Only 10,544 fans were at Fenway that afternoon. Williams might or might not have been the greatest hitter who ever lived, but his acrimonious relationship with Boston’s fans was nothing like DiMaggio’s, with his followers in New York and around the country (and particularly Italian-Americans), who hero-worshipped him.

Williams’ greatest accomplishment, hitting .406 in 1941, has been somewhat overshadowed by DiMaggio’s 56-game hitting streak, one of the ultimate baseball numbers in a sport that lives by numbers.

One fan at the game was a young New Yorker writer named John Updike, a baseball and Boston Red Sox aficionado. One of the few novelists to win the Pulitzer Prize twice for fiction, Updike’s article on this game, “Hub Fans Bid Kid Adieu,” is considered a classic of baseball literature. (And because it’s better than anything I could write about Williams’ last game, I’m going to quote from it at length.)

The Sox were trailing the Orioles 4-2 in the bottom of the 8th. With one out, Williams came to the plate to face Oriole pitcher Jack Fisher. Then the magic happened.

“This was almost certainly his last time to come to the plate in Fenway Park, and instead of merely cheering, as we had at his three previous appearances, we stood, all of us stood – and applauded. Have you ever heard applause in a ball park? Just applause – no name calling, no whistling, just an ocean of handclaps, minute after minute, burst after burst, crowding and running together in continuous succession like the pushes of surf at the edge of the sand. It was a somber and considered tumult.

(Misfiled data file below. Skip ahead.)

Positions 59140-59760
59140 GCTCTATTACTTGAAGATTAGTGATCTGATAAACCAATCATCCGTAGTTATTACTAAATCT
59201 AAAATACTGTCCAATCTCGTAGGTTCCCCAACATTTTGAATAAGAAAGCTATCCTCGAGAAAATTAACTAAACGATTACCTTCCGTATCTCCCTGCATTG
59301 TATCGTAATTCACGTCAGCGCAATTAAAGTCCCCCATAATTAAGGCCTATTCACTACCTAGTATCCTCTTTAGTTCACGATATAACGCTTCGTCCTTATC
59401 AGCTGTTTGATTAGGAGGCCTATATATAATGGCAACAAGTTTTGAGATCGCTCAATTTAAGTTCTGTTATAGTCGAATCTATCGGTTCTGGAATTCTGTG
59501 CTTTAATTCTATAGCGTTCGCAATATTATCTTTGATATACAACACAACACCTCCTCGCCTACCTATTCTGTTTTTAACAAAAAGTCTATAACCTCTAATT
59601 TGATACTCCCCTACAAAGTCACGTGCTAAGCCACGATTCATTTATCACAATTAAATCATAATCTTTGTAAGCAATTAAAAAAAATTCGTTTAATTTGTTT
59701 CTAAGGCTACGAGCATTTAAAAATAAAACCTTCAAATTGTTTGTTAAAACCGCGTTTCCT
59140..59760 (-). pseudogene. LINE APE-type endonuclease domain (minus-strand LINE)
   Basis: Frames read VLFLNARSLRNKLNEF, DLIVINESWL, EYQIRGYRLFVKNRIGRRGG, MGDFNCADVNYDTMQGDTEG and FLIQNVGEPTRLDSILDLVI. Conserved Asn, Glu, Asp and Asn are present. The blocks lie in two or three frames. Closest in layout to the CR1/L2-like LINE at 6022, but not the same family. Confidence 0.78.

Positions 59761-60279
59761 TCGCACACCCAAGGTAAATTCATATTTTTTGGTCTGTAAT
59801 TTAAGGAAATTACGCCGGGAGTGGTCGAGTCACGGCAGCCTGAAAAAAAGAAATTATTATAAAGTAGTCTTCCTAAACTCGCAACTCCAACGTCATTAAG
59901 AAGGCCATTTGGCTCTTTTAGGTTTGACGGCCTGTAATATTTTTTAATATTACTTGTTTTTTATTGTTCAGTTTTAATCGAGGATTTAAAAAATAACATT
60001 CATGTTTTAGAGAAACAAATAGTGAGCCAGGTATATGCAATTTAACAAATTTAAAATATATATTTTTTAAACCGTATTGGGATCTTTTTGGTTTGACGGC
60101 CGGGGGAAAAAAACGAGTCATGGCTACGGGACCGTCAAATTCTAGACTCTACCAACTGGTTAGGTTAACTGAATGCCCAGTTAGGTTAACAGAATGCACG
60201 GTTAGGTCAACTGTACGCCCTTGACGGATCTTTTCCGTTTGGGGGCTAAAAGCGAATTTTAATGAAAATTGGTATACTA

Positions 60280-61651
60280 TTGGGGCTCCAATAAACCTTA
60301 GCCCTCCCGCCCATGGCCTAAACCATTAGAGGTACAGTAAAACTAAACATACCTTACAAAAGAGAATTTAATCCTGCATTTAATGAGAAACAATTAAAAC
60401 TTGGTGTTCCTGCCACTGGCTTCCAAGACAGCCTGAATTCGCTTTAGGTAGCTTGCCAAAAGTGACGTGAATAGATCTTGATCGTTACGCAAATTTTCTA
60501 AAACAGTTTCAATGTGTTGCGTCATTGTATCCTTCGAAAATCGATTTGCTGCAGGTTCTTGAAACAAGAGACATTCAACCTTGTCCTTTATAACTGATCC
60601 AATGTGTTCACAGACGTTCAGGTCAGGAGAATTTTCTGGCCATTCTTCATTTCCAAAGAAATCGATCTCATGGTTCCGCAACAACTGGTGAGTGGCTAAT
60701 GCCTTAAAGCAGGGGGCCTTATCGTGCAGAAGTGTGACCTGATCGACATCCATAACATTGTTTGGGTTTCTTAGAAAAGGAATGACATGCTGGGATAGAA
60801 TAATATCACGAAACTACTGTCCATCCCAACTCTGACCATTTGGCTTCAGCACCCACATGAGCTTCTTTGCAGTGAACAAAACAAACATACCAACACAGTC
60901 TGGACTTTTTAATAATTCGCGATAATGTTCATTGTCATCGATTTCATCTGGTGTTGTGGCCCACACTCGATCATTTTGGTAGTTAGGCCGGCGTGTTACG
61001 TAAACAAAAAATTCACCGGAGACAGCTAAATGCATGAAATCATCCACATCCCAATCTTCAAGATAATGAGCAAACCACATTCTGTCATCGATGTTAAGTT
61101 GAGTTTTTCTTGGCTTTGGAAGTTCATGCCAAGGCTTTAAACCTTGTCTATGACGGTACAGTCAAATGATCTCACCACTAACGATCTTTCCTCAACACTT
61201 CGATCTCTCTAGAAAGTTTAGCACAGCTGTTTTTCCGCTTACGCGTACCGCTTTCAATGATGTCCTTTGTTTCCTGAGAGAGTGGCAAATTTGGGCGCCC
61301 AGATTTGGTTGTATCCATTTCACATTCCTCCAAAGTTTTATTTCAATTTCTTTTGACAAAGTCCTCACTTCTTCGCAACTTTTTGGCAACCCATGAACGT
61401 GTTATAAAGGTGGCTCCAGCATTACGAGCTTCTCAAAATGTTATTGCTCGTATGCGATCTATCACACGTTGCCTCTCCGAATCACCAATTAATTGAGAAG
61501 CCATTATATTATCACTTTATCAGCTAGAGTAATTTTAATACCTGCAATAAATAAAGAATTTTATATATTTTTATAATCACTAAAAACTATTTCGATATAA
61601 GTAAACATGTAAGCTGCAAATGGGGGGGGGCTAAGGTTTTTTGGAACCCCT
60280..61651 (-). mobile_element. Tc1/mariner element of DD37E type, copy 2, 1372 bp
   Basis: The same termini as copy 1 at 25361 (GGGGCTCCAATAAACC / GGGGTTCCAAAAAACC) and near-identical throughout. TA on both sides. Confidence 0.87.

Pete Falcetti's ball signed by Boston greats, including The Splendid Splinter himself.

“Fisher … was wide with the first pitch. He put the second one over, and Williams swung mightily and missed. The crowd grunted, seeing that classic swing, so long and smooth and quick, swung again, and there it was. The ball climbed on a diagonal line into the vast volume of air over center field. From my angle, behind third base, the ball seemed less an object in flight than the tip of a towering, motionless construct, like the Eiffel Tower or the Tappan Zee Bridge. It was in the books while it was still in the sky.”

As Williams circled the bases, the crowd erupted into a cheer. It would have been a fitting farewell if Williams had tipped his cap to acknowledge the fans’ ovation. In interviews, Williams said he thought about doffing the cap, but was 20 percent for it, and 80 percent against it, so it stayed on.

That made the score 4-3. Williams went out to his spot in left field to start the ninth, but his manager replaced him, giving Williams another chance to be cheered as he left the field for the last time. Thanks to some sloppy play by Baltimore, the Red Sox scored two runs in the bottom of the ninth to win by a score 5-4, as meaningless a fact as what Thomas Jefferson wore when he wrote the Declaration of Independence or what Neil Armstrong ate in the lunar module after he first walked on the moon.

As Williams concluded his career, Updike finished his piece with this, unintentionally showing how the devoted fan Pete Filicetti was prescient about Williams leaving the game: “On the car radio as I drove home I heard that Williams had decided not to accompany the team to New York. So he knew how to do even that, the hardest thing. Quit.”

Jon Caroulis has been writing about baseball for more than 20 years. Many of his articles have been about "unusual" events or players. He is a graduate of Temple University.